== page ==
Private buyers seeking to purchase a used turbine helicopter can find it a challenge to select the right one, notes Mark V. Clancy. Following are his top tips for landing the ideal private rotorcraft for you…
Initial visions for helicopter ownership may include room for a pilot, family, luggage for a big trip and perhaps a dog. High-value decisions and long-term commitments like these can be daunting and require more than just scanning the internet and going it alone in the hope of acquiring the best helicopter available.
If you’ve never purchased a helicopter before there’s much to understand. If you currently own one and are seeking to upgrade, you may be facing some similar challenges. The following tips help ensure you get the value you want from a helicopter you plan to purchase.
1. Does a single- or twin-engine helicopter meet your interest, needs and budget?
Determine which helicopter makes/models offer the cabin size, performance and weather capabilities that best meet your interests and needs.
A range of attractively-priced used Airbus, Bell, Leonardo and MD single-engine turbine helicopters ($350,000-$2,000,000) are available (new models cost between $3,000,000-$4,000,000) and may prove attractive to private buyers interested in flying under Visual-Flight Rules (VFR), and with their families, friends and business associates.
Airbus, Bell, Leonardo and Sikorsky twin-engine helicopters offer extra cabin seating, are faster, carry more cargo, and can fly under Instrument Flight Rules (IFR) or in adverse metrological conditions, but they require a seasoned IFR-capable pilot, maintenance service center support, and a budget substantially greater than for single-engine turbine helicopters.
There are a variety of late-model and legacy corporate-configured twin-engine helicopter models available at lower prices ($350,000-$3,500,000) than new models ($5,000,000-$10,000,000) that may require varying degrees of refurbishment, Maintenance Repair and Overhaul (MRO) and avionics updates (usually between $100,000-$1,500,000).
You could also consider reconfiguring available utility, offshore or law enforcement and commercial helicopters for private use, likely requiring similar MRO, refurbishment, reconfiguration and avionics updates. Though it may be a challenge to envision converting a former commercial helicopter into a private/corporate role, great deals are often available on late-model and legacy commercial helicopters.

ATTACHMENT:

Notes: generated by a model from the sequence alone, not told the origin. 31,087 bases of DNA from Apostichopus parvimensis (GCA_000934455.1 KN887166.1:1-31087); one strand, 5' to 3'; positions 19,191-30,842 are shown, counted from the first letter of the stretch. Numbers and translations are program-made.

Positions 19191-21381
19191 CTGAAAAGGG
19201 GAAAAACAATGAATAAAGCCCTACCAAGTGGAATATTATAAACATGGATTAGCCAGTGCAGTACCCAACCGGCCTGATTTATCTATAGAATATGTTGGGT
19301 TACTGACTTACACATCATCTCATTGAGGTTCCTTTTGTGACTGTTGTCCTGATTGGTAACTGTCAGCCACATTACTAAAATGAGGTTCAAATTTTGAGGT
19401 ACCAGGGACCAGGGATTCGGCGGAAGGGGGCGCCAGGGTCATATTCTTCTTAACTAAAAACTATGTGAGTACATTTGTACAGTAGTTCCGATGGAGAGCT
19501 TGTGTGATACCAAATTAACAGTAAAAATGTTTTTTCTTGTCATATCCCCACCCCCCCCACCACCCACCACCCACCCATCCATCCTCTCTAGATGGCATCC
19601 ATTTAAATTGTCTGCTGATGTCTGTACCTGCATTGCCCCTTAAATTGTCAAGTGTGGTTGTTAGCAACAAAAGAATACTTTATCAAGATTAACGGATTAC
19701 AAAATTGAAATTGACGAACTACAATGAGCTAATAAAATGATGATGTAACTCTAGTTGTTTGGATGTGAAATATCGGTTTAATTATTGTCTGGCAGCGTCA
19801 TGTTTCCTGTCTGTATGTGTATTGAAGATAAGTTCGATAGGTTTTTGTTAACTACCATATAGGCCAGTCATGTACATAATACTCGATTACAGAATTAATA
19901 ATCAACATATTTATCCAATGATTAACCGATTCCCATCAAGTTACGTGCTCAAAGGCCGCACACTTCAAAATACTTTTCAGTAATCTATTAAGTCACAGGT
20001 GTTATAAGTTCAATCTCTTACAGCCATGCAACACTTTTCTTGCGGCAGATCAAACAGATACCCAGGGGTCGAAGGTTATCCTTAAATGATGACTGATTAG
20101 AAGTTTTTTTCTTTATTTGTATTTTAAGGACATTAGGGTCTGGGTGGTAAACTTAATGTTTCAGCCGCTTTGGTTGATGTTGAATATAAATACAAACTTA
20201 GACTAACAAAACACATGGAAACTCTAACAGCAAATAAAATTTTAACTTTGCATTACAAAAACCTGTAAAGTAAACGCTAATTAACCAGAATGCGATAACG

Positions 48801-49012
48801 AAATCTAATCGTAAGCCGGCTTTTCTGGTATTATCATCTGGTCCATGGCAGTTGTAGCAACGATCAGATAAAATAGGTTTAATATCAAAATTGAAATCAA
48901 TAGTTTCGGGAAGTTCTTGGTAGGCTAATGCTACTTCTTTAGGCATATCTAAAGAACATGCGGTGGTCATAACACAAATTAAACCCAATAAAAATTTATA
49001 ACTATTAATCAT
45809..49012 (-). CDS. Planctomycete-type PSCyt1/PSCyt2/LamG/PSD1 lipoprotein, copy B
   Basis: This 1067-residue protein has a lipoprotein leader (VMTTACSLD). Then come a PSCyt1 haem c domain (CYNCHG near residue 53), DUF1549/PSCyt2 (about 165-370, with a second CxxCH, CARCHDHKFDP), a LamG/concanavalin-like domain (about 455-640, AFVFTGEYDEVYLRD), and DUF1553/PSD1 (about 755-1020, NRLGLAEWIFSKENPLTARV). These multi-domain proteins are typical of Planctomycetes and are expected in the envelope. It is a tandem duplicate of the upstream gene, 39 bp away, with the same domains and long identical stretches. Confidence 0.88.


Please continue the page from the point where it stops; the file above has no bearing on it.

Once complete, the helicopter will enter its ‘second life’ custom-configured, ready to provide years of comfortable, safe and reliable service.
You may want to create a helicopter capability, performance, maintenance, reconfiguration update and cost-benefit analysis matrix. This will take some effort and we recommend you obtain the help of an experienced helicopter sales agent and service center to help you weigh the advantages and disadvantages before deciding on the right helicopter.
2. Model Year, Total Time, Optional Equipment, Maintenance Status, History, Condition and Asking Price matter…
Once you’ve selected your ideal make and model, you can begin your search of available helicopters ‘For Sale’. They’ll be advertised in various industry digital and print publications and aircraft sales websites by owners, exclusive and non-exclusive brokers, agents or dealers, and at domestic and international helicopter trade shows.
Keep in mind that some sellers are more informed than others, and none represent the buyers’ interests.
Gather initial helicopter specifications including a list of installed optional equipment, maintenance status summary and photos, and inquire if a prospective helicopter is actively being flown or run. You should also determine if there has been any damage history and, if so, who performed the repair and returned the aircraft to service.
What airframe and engine service centers provide the maintenance support? How long has the helicopter been ‘For Sale’, and has the asking price changed since it was placed on the market. This information will help narrow the field of prospective helicopters.